Agulhas current

From Glossary of Meteorology



Agulhas Current

(Also called Agulhas stream.) The major western semi of the subtropical gyre in the southern Indian Ocean and one of the swiftest ocean currents with mean speeds of 1.6 m s-1 and peak speeds exceeding 2.5 m s-1.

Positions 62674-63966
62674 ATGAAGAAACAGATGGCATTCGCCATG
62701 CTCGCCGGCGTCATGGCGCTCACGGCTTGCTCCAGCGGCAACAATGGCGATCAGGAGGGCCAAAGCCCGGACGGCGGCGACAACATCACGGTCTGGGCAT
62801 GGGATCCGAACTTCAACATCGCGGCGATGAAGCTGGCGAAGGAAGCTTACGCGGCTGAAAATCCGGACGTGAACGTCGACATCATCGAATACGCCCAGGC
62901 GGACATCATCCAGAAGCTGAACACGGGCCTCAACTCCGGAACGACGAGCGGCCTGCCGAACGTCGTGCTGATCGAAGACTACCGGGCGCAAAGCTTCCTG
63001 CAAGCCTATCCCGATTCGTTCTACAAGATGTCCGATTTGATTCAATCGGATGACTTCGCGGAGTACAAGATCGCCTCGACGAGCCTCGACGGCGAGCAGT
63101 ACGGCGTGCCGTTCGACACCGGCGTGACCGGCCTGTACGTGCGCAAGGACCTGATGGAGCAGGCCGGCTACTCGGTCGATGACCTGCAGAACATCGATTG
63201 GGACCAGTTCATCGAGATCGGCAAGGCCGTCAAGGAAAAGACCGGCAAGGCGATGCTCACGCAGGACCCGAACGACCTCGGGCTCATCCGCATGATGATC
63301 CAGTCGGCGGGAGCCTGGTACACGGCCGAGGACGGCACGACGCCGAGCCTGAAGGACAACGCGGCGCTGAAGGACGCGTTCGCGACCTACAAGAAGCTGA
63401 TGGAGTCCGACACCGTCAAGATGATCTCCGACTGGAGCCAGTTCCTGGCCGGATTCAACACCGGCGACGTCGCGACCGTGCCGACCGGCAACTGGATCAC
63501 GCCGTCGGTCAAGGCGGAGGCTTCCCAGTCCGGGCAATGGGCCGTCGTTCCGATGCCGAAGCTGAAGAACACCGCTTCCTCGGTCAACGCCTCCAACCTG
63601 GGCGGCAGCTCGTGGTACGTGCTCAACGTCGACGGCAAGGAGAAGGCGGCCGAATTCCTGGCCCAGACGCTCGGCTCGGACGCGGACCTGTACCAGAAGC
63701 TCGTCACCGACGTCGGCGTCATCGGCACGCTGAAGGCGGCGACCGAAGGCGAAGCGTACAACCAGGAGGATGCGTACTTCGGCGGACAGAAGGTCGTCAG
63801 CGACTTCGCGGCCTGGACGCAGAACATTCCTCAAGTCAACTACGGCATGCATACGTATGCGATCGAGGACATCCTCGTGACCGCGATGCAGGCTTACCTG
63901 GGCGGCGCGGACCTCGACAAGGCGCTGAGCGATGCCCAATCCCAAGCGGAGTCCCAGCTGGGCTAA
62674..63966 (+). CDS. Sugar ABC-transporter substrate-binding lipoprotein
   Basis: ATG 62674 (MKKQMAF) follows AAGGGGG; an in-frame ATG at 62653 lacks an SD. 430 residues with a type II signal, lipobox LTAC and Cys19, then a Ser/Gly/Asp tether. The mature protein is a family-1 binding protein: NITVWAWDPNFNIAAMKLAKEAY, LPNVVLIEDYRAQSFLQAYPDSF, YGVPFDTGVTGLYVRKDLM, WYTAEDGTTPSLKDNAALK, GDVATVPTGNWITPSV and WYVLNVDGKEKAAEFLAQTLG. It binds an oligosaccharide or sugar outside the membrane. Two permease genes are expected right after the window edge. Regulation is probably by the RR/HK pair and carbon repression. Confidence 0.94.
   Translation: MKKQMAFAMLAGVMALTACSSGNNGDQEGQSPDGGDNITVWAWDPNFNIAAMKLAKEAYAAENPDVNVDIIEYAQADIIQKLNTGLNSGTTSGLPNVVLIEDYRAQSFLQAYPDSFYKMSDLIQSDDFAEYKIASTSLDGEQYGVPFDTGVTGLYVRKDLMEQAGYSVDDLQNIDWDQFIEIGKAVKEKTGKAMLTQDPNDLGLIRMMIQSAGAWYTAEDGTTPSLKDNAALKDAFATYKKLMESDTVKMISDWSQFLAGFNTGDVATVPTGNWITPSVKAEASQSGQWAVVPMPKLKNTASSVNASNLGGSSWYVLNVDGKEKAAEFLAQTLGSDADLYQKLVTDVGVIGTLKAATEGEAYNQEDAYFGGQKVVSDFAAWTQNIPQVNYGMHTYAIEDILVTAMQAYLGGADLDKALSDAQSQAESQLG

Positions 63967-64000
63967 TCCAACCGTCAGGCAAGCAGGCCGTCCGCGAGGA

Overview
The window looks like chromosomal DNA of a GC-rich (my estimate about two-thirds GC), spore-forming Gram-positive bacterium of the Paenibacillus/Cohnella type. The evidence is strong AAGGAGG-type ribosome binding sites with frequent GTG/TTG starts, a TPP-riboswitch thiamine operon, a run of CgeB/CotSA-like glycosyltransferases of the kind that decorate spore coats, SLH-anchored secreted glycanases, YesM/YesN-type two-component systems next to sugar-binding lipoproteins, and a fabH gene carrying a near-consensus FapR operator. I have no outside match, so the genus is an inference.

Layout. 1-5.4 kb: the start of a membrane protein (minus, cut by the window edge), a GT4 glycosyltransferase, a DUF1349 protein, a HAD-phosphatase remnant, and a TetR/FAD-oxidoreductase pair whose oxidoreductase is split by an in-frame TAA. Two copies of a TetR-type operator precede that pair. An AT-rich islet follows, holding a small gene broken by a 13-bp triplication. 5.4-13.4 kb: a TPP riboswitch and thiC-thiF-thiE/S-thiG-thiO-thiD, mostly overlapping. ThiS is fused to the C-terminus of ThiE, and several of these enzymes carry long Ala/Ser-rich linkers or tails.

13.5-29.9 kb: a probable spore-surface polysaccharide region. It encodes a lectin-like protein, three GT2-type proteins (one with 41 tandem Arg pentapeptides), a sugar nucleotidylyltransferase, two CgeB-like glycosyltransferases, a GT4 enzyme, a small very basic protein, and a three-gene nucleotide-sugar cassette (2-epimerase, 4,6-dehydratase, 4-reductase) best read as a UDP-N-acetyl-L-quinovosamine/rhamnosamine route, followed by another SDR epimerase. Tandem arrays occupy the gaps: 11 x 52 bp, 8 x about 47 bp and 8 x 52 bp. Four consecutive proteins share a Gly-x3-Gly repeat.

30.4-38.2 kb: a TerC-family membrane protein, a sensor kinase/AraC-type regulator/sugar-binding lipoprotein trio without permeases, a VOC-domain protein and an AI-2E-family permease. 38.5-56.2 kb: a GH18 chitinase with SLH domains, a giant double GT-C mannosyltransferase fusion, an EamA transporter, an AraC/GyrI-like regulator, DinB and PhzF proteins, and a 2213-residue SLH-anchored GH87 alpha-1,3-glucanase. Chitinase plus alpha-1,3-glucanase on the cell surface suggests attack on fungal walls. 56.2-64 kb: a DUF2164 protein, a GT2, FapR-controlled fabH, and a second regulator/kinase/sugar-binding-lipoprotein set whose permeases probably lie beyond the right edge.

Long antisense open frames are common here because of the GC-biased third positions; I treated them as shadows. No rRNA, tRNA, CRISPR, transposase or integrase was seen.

Its total transport of 70 Sv (70 × 106 m3s-1) near 31°S and up to 135 Sv (135 × 106 m3s-1) near 35°S is also among the largest of all ocean currents. The Agulhas Current is fed mainly from the East Madagascar Current and to a smaller degree from the Mozambique Current. When passing the Agulhas Bank, the current produces significant upwelling. To the south of the Cape of Good Hope, the current flows west to southwestward first but turns sharply eastward when reaching the Agulhas Current retroflexion region near 40°S, 20°E. Eddies spawned in this region continue to move westward and turn northward to join the Benguela Current. The transport of water from the Indian into the Atlantic Ocean through the eddies is an important part of the global ocean conveyor belt.


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